Among the primary sources for the studies in this volume are the northern and southern Abhidharma literature, the matrkas, Pali and Mahayana sutras, works of the Buddhist logicians, Yogacara materials, the Tibetan Great perfection (Rdzogs-chen) tradition, and Indian and Tibetan commentarial works. Affinities of Buddhist views on memory with those found in Western phenomenology, semiology, psychology, and history of religious are considered as well.

Janet Gyatso is Assistant Professor of Religion at Amherst College.


Buddhist discussions of memory range from epistemological analyses of the nature of recognition or the mind’s ability to store data, to spectacular claims concerning memory of innumerable past lives, memorization of vast volumes, and the reduction of those volumes into highly condensed mnemonic devices. In addition, meditative concentration, which requires that an object be held in mind, has been associated with types of memory by several Buddhist theorists. The special strings of syllables in the Buddhist dharanis, which are used as reminders of philosophical principles, also are associated with kinds of memory. The practices of devotion to, and visualization of, the Buddha involve a variety of memory akin to commemoration. Even the awareness that is enlightenment itself is considered by some traditions to consist in a “mnemic engagement” with reality, or ultimate truth.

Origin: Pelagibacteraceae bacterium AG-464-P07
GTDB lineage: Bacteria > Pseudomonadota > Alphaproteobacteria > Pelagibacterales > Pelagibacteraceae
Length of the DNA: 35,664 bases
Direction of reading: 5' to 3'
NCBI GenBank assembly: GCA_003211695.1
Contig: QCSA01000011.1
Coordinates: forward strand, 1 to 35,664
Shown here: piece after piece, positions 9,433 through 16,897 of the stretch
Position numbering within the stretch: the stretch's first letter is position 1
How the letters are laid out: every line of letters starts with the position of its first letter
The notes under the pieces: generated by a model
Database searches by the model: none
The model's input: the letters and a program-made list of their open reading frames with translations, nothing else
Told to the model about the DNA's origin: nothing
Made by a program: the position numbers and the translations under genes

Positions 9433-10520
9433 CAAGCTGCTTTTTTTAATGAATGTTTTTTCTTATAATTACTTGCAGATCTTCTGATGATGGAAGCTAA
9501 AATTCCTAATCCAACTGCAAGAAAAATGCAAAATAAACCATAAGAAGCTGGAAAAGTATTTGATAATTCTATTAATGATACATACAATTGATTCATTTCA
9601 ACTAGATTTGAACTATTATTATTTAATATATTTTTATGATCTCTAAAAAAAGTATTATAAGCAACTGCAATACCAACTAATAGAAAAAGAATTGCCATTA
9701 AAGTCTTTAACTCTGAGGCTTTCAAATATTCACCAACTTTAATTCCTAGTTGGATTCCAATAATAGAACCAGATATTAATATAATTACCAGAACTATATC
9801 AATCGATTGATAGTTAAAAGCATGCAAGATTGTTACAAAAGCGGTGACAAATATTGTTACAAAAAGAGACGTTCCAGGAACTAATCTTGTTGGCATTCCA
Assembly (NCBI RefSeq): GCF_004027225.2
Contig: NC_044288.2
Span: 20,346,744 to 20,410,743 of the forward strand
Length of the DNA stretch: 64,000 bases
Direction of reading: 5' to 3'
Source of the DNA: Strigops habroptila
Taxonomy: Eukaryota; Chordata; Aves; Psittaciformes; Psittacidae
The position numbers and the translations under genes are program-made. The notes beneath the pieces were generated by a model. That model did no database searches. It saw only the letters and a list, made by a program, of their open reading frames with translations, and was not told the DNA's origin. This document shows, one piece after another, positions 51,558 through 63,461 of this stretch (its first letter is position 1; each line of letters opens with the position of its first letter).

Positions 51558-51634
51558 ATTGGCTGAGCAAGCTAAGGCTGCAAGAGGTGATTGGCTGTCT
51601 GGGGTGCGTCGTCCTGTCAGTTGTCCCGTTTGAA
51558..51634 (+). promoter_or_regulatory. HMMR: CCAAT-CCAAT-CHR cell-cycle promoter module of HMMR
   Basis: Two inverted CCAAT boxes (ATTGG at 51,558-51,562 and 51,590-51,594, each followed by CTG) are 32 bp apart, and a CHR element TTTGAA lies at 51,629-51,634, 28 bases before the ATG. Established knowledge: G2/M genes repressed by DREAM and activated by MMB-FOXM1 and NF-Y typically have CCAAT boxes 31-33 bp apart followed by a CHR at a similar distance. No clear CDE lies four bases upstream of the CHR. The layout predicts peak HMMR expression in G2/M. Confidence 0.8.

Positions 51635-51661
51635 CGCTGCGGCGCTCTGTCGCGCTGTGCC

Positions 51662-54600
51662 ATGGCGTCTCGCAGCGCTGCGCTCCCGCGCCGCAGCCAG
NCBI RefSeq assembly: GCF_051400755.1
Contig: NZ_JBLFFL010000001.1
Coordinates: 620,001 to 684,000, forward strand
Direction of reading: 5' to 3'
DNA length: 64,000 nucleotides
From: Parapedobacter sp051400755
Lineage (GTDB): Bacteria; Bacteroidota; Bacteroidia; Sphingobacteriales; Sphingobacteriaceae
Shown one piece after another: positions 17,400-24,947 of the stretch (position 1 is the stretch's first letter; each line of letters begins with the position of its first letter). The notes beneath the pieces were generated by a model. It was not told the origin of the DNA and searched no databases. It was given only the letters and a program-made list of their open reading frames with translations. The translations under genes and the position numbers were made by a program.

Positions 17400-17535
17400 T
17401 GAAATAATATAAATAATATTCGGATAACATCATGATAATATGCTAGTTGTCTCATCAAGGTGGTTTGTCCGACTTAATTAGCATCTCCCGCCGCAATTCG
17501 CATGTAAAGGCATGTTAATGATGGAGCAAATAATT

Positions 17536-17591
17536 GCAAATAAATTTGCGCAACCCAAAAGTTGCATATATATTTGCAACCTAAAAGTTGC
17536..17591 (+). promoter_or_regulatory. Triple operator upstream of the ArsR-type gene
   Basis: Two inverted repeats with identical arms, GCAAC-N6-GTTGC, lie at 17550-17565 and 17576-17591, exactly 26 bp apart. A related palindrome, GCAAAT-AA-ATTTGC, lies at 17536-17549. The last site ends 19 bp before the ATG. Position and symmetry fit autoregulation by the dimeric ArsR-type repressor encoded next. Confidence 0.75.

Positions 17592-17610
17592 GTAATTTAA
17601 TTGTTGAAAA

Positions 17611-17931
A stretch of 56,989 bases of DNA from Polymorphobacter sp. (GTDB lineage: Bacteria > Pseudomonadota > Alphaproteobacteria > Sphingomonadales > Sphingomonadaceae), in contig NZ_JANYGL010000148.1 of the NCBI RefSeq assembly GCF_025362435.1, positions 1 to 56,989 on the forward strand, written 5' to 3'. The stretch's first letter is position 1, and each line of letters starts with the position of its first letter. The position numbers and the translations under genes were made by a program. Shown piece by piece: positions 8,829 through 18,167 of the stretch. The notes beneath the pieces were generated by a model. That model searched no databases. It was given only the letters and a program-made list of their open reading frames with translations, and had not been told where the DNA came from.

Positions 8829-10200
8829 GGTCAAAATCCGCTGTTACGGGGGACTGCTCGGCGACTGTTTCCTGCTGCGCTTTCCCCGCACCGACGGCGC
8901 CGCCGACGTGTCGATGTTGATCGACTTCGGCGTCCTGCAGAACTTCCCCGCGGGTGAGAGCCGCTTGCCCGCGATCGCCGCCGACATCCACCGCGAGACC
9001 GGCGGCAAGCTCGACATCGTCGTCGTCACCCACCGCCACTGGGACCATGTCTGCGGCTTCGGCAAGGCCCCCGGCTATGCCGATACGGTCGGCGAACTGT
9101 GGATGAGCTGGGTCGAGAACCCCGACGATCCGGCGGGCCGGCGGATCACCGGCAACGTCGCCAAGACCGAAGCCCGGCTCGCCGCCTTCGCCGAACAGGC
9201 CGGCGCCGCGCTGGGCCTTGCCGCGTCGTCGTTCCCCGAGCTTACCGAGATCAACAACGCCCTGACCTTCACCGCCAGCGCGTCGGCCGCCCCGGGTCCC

Yet, despite this impressive array of phenomena and practices that involve distinctively Buddhist species of memory, many labeled by Sanskrit terms derived from the same verbal root smr or other roots displaying a similar semantic scope, very little has been written by Buddhologists on memory, with the exception of several articles on the recollection of past lives. This silence may be attributed to a certain tendency to consider as memory only that which consists expressly in the recollection of previous experience. And because discussion of this sort of memory, at least in theoretical discourse, apparently occurs in but few passages in Buddhist literature, Buddhologists seem to have concluded that Buddhism does not have much to say about memory at all.

But if memory is reduced to recollection, a wide range of mnemic phenomena that have a central role both in Buddhist practice and thought will be overlooked. Some of these phenomena involve forms of memory that work in concert with recollection; others can be shown to entail types of memory that are not primarily re-collective. As several of the studies in the present volume demonstrate, important but hitherto unstudied passages in Buddhist doctrinal literature address explicitly the question of how recollection of past experience is related to some of the other faculties and practices that are also de note by smrti or other terms. To fail to examine those mnemic phenomena in the Buddhist tradition that lie at the limits, or on the margins, of what is nor mall thought to be memory is to miss an opportunity to expand and to deepen our understanding of memory as a whole.